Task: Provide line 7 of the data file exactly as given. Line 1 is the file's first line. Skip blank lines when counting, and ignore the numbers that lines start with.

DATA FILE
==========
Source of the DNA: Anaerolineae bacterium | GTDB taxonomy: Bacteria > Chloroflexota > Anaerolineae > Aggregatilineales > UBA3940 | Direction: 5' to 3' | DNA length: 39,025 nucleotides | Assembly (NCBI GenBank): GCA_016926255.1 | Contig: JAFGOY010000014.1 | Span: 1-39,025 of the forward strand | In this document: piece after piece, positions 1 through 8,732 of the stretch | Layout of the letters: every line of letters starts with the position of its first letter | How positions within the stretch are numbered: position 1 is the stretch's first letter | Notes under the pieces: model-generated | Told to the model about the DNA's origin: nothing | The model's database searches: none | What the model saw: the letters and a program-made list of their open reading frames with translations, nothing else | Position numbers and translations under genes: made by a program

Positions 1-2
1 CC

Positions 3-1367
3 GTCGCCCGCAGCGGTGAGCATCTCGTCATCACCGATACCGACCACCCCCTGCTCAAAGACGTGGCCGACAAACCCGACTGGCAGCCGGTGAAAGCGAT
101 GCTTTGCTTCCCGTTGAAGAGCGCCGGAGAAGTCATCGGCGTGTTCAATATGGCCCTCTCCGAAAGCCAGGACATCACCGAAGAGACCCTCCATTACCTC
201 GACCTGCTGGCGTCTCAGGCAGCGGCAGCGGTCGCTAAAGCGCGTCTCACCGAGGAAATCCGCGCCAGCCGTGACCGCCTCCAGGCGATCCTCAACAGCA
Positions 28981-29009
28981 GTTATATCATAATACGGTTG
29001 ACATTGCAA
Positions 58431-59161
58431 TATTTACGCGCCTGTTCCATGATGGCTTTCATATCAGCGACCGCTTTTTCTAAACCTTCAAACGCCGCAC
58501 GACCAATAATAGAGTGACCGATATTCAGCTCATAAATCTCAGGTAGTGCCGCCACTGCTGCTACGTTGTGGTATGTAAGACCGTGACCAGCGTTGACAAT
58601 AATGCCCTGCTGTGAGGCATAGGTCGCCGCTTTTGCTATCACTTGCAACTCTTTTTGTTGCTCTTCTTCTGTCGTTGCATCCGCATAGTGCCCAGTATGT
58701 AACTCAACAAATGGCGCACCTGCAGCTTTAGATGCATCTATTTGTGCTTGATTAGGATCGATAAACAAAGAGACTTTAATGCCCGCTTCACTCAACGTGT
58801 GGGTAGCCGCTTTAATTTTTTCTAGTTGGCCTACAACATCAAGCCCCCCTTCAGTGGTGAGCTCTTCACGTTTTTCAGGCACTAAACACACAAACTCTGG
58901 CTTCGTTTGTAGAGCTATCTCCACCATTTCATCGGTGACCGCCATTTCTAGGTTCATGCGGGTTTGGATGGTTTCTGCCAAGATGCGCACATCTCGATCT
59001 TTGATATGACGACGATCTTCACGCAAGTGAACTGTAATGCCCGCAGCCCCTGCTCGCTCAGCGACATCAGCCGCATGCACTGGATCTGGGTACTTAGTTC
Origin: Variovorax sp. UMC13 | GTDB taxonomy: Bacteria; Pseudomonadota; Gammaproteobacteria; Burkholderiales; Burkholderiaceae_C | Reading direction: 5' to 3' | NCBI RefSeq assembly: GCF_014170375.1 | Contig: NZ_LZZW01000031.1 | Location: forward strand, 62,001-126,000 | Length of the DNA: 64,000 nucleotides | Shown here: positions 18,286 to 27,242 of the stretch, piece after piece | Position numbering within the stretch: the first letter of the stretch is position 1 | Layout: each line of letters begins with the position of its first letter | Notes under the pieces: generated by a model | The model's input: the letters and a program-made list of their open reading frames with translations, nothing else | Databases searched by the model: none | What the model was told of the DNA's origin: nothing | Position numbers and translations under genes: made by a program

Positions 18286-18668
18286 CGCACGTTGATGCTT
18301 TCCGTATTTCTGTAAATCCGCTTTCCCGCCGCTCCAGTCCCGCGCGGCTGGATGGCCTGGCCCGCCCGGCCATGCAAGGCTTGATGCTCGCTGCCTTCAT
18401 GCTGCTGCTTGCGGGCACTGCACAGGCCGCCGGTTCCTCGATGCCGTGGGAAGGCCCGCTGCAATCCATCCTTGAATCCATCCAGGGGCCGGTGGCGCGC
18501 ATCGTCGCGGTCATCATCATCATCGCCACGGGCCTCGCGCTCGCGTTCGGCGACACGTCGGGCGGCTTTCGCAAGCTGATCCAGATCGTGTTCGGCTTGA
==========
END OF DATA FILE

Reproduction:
201 GACCTGCTGGCGTCTCAGGCAGCGGCAGCGGTCGCTAAAGCGCGTCTCACCGAGGAAATCCGCGCCAGCCGTGACCGCCTCCAGGCGATCCTCAACAGCA